Over 100,000 people have been evacuated from coastal areas in India and Pakistan ahead of the expected landfall Thursday of a fierce cyclone that could devastate homes and tear down power lines. According to government weather monitors, Cyclone Biparjoy, whose name means “disaster” in Bengali, is coming across the Arabian Sea and is expected to land as a “very severe cyclonic storm” around 5:30 p.m. local time. Powerful winds, storm surges, and lashing rains are forecast to hammer a 325-kilometer (200-mile) stretch of coastline from Mandvi in India’s western state of Gujarat to Karachi in Pakistan.
Authorities in India’s western state of Gujarat evacuated over 75,000 people from vulnerable coastal communities as cyclone Biparjoy churned rough seas. Bazaars and beaches in Mandvi, usually a bustling fishing town famed for its wooden boat-makers, were deserted as the region braced for the storm. Authorities in India’s neighboring Pakistan put the country’s flood-ravaged southern Sindh province on high alert, with the storm expected to slam into coastal Keti Bandar port and inundate surrounding areas.
Early on Thursday, the storm, classified as a severe cyclone, was centered 180 km (112 miles) off Jakhau port in Gujarat and 270 km (168 miles) off Karachi in Pakistan, the India Meteorological Department said. It appeared to have lost some of its intensity, with sustained wind speeds of 115-125 kmph (71-78 mph) gusting up to 140 kmph.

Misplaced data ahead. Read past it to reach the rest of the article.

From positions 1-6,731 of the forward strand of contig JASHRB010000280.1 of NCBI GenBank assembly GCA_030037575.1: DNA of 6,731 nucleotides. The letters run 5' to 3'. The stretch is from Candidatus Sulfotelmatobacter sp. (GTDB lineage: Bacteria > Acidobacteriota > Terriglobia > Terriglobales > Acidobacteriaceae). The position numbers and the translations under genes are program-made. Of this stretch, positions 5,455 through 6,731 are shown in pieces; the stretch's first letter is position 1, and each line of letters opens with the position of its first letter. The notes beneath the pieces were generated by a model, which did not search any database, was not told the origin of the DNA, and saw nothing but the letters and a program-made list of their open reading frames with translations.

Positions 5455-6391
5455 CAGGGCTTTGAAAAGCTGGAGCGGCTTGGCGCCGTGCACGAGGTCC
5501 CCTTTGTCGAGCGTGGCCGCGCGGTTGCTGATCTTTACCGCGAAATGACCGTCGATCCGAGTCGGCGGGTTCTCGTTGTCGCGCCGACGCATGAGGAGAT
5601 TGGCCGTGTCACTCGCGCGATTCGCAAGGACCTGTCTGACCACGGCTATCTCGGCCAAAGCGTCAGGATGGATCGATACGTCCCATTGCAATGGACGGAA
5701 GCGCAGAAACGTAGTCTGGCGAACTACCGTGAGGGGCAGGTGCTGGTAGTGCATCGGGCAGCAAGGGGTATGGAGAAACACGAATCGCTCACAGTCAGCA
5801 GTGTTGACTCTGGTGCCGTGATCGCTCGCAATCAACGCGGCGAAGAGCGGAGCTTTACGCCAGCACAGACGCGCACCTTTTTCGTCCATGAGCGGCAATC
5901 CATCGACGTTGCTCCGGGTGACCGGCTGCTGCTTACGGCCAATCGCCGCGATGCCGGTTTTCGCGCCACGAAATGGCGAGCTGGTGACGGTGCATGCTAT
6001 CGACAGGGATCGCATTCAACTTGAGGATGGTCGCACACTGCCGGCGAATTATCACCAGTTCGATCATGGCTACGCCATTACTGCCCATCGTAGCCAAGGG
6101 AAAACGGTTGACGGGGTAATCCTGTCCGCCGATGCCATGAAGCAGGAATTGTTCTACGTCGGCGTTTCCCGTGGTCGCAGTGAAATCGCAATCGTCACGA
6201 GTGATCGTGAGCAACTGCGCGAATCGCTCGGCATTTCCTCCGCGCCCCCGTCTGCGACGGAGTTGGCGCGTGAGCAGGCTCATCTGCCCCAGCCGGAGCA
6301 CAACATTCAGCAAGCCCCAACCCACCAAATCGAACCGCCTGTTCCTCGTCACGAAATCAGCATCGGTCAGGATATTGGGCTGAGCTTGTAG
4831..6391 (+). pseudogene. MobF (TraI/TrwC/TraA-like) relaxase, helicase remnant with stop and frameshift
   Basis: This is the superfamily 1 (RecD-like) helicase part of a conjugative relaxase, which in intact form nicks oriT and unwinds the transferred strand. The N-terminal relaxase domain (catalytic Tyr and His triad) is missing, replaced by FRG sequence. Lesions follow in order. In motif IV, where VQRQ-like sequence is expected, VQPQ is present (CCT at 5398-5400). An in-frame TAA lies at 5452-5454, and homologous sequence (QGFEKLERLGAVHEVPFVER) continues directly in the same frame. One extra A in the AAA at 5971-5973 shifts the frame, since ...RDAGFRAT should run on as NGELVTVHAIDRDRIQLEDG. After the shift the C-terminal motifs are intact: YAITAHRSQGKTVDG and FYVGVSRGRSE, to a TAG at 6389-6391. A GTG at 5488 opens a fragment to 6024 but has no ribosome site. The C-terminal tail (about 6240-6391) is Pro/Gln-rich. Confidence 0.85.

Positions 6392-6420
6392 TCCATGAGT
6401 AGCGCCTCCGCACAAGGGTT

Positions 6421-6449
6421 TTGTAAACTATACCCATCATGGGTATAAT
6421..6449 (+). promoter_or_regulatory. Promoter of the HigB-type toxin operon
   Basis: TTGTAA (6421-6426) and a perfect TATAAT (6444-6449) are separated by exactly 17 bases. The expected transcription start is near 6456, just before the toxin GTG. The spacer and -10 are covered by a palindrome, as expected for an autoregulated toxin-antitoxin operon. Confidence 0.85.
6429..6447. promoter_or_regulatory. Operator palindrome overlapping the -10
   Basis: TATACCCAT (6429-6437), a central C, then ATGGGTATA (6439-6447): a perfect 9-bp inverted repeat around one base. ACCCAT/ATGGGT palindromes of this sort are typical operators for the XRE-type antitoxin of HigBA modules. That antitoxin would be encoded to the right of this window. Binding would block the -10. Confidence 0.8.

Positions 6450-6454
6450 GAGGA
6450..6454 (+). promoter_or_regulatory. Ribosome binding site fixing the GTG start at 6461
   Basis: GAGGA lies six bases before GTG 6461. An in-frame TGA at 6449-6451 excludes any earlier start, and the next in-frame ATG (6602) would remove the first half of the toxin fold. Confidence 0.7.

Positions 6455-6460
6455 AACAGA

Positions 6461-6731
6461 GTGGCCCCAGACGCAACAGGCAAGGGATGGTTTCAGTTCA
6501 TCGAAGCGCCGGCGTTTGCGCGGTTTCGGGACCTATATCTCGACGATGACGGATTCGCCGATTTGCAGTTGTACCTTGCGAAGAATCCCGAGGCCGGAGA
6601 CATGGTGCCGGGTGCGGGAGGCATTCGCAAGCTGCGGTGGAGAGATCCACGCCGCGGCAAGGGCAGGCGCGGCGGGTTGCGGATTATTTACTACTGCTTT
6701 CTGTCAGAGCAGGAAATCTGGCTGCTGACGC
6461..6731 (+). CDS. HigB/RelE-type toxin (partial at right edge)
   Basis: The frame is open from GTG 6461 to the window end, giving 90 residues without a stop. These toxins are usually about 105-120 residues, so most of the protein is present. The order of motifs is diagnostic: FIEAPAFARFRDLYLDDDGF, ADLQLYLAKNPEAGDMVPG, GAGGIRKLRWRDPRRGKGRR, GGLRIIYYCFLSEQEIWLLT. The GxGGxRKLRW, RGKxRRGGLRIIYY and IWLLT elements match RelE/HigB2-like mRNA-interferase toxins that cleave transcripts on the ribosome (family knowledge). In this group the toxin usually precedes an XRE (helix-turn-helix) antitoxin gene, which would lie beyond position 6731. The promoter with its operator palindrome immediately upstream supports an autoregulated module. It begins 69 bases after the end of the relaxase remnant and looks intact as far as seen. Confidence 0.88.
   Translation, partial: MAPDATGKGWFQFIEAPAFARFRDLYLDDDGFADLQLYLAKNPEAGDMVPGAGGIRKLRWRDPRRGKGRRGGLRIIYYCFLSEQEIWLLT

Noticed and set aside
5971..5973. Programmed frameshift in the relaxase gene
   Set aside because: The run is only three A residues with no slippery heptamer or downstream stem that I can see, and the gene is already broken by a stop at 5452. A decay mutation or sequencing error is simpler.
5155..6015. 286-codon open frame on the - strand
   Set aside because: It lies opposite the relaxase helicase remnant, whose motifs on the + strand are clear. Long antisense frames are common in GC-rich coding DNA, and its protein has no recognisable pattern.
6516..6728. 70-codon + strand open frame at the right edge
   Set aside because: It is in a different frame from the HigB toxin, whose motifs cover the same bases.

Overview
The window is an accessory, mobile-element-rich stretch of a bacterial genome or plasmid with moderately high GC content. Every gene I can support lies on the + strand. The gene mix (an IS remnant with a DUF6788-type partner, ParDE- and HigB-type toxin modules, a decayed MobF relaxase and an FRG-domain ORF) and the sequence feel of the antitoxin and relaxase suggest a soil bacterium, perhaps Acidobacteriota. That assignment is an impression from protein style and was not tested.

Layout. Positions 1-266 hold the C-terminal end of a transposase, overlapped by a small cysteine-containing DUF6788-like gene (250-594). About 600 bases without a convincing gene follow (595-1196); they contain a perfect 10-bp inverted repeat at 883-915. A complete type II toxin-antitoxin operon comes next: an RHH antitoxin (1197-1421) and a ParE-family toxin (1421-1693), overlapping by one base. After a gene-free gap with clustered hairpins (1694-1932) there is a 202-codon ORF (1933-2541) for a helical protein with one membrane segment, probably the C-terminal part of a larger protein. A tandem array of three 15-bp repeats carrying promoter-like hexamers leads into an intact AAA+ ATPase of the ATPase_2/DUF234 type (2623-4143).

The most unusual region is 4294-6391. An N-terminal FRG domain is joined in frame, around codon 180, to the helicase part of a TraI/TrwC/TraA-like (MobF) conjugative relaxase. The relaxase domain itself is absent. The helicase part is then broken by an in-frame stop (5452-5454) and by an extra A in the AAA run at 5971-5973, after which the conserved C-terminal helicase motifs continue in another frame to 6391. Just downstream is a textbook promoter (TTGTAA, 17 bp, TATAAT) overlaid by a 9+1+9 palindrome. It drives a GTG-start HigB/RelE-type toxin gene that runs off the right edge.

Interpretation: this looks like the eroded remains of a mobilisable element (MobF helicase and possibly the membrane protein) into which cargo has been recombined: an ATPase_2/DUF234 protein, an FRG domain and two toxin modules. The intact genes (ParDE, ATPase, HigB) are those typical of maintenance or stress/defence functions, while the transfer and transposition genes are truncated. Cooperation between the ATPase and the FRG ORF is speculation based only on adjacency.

Pakistani officials warned that a large chunk of the country’s population, including in hard-hit areas still recovering from devastating floods last year, is at risk from Biparjoy. Pakistani Climate Minister Sherry Rehman urged citizens to avoid unnecessary travel and stock up on essentials. She said the capital, Karachi, won’t be hit directly by the cyclone but will feel the massive storm’s forceful winds and pounding seas. Local charities and aid groups were helping people move to safer areas.
Forecasters warn that the powerful storm could stall and fizzle over the waters. It is expected to run into easterly winds high in the atmosphere and fight increasing wind shear, which causes a disruption in the rotation of the storm and weakens it.
The cyclone has not yet caused any reported loss of life. Still, the meteorological departments said that heavy rains and gale-force winds would likely bring flooding and debris in parts of India and Pakistan. The cyclone has brewed over the southeast Arabian Sea for weeks, steadily intensifying and absorbing moisture. It has delayed the arrival of this year’s monsoon rains, which generally arrive by mid-June and break the summer heat with torrential downpours. The rains are crucial to agriculture and water supply. They also help regulate the weather, preventing draughts and droughts and triggering floods in some areas. In the past decade, cyclones have killed hundreds of people and wreaked havoc in Asia. The Asia-Pacific region is prone to catastrophes due to its warm ocean waters and high humidity.